Ocean Ecosystems: Open Ocean
The realm of open water, called the pelagic zone, has the greatest volume and vertical range of any life zone. It includes the region above the continental shelf , called the neritic province, and the region beyond, called the oceanic province. Gradations in light, temperature, water chemistry, nutrient content, and pressure result in a diversity of environments that are filled by a large number of species.
Life is found throughout the water column (that is, top to bottom), but mostly in the photic zone, the region where sunlight makes photosynthesis possible. Organisms are also more abundant where there are more nutrients: in the neritic, where nutrients wash off the land, and in upwelling zones, where relatively cold nutrient-rich waters from the deep ocean rise to the surface. Pelagic life is dominated by plankton , mostly tiny organisms that move with water currents. Photosynthesis by phytoplankton is directly or indirectly the primary food source for all marine life. The animals, or zooplankton, that eat them may also be tiny, like krill, or they may be larger, like jellyfish, and able to make small, directed motions.
The active swimmers that inhabit the open ocean are called nekton. While the vast majority of nekton are fish and mammals, they include invertebrates, such as mollusks and crustaceans. The most productive waters in the world are upwelling zones, such as those of the west coast of South America. Here, the abundance of nutrients supports a large population of phytoplankton, which in turn is the foundation of rich fishing grounds. If upwelling stops, as happens off Peru during an El Niño event, the fish population declines; if the fishery has already been weakened by overfishing, it may collapse, as did the Peruvian anchovy fishery in the early 1970s.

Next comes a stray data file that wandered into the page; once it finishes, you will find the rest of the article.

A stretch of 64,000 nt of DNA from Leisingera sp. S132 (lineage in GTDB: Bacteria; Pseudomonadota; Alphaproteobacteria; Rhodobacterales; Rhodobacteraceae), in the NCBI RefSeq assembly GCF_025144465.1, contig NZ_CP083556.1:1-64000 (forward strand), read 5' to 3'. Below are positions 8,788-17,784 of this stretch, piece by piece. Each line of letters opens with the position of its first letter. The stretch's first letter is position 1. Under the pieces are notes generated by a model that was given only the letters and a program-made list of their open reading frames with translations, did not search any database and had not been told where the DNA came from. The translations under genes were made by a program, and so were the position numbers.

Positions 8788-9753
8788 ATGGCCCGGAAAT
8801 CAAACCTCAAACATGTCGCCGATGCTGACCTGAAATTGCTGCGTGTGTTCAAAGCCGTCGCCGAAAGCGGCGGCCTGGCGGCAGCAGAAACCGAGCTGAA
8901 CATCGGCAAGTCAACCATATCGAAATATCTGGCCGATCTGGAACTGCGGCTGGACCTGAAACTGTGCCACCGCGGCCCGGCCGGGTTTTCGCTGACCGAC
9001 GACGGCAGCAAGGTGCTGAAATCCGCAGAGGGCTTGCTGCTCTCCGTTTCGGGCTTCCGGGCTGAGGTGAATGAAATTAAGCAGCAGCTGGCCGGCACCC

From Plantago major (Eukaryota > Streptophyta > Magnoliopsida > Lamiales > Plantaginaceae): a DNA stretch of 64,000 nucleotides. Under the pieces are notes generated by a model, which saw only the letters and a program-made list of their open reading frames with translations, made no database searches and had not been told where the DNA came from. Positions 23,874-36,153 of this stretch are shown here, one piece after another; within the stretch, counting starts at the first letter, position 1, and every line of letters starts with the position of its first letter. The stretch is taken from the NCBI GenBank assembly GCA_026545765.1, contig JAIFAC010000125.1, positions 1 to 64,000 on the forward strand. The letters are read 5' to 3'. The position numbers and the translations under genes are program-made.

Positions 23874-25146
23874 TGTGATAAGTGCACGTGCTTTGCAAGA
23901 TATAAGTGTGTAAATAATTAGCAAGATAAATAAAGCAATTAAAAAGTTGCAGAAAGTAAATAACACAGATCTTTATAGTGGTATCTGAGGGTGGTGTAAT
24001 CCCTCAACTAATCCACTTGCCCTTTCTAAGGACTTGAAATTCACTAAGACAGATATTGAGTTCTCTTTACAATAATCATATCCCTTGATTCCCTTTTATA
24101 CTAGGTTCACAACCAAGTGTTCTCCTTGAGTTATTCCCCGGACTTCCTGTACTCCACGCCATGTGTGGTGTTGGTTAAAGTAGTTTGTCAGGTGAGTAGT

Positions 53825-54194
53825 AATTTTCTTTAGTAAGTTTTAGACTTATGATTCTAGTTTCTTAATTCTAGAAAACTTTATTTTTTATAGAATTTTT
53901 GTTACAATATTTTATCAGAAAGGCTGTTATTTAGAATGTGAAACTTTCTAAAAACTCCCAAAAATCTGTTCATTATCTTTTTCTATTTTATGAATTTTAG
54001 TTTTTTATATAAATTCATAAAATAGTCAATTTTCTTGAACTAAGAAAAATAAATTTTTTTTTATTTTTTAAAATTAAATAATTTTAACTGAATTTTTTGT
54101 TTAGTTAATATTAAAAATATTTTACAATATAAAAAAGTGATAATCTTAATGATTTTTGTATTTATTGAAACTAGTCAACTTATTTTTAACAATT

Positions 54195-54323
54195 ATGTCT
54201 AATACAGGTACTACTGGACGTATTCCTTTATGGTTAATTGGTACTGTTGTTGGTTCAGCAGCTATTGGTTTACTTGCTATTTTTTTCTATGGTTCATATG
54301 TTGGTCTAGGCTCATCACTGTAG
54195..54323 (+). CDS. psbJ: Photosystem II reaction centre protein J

The ocean has a moderating effect on world climate because water has a high ability to absorb and store heat. When prevailing winds come off an ocean the climate is milder than in locations with no oceanic influence. This is why annual temperature fluctuations are much smaller in western than in eastern coastal North America. The surface layer of the ocean is a heat reservoir that may maintain temperature anomalies for years, and alter rainfall patterns. For example, increased sea surface temperature results in increased evaporation. This increases rainfall and therefore condensation, which provides the energy to drive an El Niño event.
The enormous productivity of phytoplankton has a large effect on the atmosphere, since these organisms use carbon dioxide (CO 2 ) and release oxygen. Also, CO 2 is highly soluble in seawater and the ocean is a carbon dioxide
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